Isai Jess Munoz, associate professor of voice, performed the role of The Witch in the December production of Humperdinck’s opera Hansel and Gretel for Florida’s Opera Orlando. Munoz also presented Sacred in Opera Initiative’s production of Royce Vavrek’s oratorio, Namah’s Ark, at the January 2019 National Opera Association Conference in Salt Lake City.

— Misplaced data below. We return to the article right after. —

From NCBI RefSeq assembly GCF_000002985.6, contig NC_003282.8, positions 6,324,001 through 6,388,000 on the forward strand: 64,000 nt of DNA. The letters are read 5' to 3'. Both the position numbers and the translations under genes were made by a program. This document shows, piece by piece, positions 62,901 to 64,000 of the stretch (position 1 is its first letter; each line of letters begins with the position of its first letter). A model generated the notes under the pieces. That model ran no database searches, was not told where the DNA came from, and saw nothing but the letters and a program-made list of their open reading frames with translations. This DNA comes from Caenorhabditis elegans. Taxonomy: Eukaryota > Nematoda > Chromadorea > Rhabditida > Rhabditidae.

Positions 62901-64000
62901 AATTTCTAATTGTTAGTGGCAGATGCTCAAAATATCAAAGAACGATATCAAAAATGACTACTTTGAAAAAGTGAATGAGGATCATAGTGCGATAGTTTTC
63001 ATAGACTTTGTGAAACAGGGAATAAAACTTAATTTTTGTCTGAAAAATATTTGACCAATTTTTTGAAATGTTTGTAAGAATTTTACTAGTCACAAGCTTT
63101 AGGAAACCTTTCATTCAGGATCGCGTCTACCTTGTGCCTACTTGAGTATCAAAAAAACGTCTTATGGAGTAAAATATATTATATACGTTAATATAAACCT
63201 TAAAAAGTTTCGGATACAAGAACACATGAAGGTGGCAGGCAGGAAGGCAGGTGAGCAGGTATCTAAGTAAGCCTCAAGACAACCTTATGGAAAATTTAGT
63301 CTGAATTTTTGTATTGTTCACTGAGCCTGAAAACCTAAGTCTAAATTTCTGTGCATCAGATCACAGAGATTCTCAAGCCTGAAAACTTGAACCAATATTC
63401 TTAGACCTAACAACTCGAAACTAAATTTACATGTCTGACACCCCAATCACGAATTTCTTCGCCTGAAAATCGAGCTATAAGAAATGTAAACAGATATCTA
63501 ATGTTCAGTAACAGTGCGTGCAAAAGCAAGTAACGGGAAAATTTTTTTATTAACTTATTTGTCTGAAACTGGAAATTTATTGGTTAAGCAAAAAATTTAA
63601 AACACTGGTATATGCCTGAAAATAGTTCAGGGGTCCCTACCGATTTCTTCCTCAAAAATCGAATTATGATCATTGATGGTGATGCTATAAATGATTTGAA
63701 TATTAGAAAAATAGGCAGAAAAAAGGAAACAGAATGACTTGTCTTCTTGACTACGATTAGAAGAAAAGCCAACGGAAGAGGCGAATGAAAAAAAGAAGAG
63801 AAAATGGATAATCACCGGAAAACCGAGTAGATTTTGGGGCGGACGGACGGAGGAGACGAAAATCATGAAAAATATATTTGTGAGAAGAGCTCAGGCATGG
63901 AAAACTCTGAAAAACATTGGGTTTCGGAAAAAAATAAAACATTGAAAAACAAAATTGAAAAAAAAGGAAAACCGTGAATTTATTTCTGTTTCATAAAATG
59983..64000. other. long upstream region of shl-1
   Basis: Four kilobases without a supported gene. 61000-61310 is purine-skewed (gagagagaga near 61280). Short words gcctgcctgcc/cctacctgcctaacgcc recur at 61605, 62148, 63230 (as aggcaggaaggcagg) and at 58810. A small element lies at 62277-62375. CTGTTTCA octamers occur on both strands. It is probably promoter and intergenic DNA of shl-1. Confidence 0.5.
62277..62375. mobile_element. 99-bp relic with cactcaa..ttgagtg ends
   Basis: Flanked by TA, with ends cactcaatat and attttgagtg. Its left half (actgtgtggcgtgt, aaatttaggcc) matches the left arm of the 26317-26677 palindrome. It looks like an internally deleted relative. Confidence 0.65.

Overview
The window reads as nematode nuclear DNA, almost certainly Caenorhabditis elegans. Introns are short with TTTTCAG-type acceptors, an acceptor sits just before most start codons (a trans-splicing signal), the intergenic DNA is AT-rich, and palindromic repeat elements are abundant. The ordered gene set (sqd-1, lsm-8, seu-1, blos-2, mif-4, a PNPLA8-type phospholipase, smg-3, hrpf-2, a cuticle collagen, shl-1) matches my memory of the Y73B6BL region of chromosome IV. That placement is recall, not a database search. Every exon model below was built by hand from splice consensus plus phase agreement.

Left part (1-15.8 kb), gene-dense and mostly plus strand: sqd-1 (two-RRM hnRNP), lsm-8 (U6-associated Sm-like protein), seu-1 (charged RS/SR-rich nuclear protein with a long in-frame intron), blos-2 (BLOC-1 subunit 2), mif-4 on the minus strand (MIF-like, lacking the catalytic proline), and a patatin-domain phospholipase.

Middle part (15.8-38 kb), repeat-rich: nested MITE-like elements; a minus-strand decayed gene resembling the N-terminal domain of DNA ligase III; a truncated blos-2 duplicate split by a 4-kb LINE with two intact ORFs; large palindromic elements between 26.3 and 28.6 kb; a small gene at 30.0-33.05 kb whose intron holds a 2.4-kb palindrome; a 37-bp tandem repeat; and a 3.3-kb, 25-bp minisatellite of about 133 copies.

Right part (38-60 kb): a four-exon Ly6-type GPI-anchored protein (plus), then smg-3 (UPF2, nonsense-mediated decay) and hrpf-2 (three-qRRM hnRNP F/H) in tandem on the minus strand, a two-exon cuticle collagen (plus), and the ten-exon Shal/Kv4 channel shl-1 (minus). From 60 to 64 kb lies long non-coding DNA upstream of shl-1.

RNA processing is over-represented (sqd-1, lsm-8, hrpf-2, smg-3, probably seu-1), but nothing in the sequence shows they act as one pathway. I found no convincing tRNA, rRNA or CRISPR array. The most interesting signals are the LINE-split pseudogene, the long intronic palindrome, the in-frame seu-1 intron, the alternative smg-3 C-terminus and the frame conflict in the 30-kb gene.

David C. Martin, the Karl and Renate Böer Professor of Materials Science and Engineering, is now the associate dean for research and entrepreneurship in the College of Engineering. His appointment became effective Feb. 1. Martin joined UD in 2009 as chair of the Department of Materials Science and Engineering. He was instrumental in the development of important central research infrastructure at UD, including the Advanced Materials Characterization Lab and other facilities in the Patrick T. Harker Interdisciplinary Science and Engineering Laboratory. Before joining UD, Martin was professor of materials science and engineering, biomedical engineering and macromolecular science and engineering at the University of Michigan. Martin is a prolific researcher whose work spans interdisciplinary boundaries, incorporating elements of materials science, biomedical engineering, chemistry, mechanical engineering and chemical engineering. “As associate dean for research and entrepreneurship, I plan to promote continued development in areas that span traditional college and department siloes of expertise,” he said. Experts from across the University can work together on problems that are fundamentally interesting and important to society.